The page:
The biggest day of strike action in the history of the NHS is taking place today (6 February) in a row over pay.
Nursing and ambulance staff in England are also striking tomorrow (7 February) “to secure a future with safe patient care and fair pay”, according to the Royal College of Nursing which is staging the action.
According to the union, Rishi Sunak is refusing to formally negotiate pay that would stop the strikes from taking place. Its general secretary and chief executive Pat Cullen urged him to rethink this approach.
In a letter to the Prime Minister, she wrote: “Your government looks increasingly isolated in refusing to reopen discussions about the 2022-23 NHS pay award. As a result, the strike action for England remains – with tens of thousands of nurses losing wages to ensure you hear their voice. It must not be in vain.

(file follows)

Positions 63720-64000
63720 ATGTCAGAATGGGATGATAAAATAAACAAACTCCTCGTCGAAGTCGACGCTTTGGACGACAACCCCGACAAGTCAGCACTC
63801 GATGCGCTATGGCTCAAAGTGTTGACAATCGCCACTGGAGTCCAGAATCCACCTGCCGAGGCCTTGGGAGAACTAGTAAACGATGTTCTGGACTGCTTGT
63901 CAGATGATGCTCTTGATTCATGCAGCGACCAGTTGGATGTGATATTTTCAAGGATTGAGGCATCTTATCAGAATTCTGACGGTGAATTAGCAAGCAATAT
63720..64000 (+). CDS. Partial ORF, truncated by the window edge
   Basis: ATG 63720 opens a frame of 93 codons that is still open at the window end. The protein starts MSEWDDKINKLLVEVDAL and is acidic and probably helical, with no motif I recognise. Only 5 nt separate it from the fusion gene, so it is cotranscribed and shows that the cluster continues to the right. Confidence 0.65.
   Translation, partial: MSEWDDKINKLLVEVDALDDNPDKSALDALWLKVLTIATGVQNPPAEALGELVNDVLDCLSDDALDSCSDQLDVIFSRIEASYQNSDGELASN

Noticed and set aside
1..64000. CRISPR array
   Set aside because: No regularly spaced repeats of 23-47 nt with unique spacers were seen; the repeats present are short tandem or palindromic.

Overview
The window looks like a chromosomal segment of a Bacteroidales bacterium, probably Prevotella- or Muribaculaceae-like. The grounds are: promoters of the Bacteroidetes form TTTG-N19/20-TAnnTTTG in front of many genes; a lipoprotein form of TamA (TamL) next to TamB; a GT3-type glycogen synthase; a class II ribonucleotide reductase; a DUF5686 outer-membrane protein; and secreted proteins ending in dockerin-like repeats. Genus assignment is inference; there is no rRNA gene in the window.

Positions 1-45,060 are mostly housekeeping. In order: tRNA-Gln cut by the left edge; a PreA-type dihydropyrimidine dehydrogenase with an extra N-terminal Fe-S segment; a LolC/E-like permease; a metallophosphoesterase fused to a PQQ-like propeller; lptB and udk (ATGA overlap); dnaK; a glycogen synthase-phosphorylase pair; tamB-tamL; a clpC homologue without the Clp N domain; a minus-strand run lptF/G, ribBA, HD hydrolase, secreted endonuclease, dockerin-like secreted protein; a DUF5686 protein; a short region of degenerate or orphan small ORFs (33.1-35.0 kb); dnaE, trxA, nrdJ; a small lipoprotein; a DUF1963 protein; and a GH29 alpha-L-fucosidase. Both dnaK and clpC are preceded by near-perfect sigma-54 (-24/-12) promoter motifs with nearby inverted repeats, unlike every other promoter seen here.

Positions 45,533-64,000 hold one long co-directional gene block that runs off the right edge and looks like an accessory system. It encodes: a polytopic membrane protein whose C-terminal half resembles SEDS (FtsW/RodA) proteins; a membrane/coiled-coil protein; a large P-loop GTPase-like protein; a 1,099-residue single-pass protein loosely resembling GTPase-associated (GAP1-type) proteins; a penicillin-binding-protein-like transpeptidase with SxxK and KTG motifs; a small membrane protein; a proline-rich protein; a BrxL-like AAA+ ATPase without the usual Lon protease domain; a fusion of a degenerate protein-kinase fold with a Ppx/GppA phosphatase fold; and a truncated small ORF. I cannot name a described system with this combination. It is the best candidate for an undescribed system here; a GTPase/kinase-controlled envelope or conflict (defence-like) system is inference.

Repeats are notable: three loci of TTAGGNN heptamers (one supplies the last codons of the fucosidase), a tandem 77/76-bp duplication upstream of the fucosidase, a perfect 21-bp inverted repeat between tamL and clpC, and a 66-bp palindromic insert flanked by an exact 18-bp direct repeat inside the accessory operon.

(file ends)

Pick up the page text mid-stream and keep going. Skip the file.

“It will be the biggest day of industrial action in the 75-year history of the NHS. Nursing staff find that a sobering realisation of how far they have been pushed to protect patient care and secure some respect for the nursing profession.”
Cullen explained that she wanted Sunak to show the government was “on the side of the hardworking, decent taxpayer”.
She added: “There could be no simpler way to demonstrate this commitment than bringing the nurse strike to a swift close.”
Elsewhere in the UK, strikes in Wales were called off on Friday (3 February) after the Welsh government proposed an extra 3% pay rise this financial year for NHS workers. In Scotland, talks about additional funding continue and there are currently no strikes planned.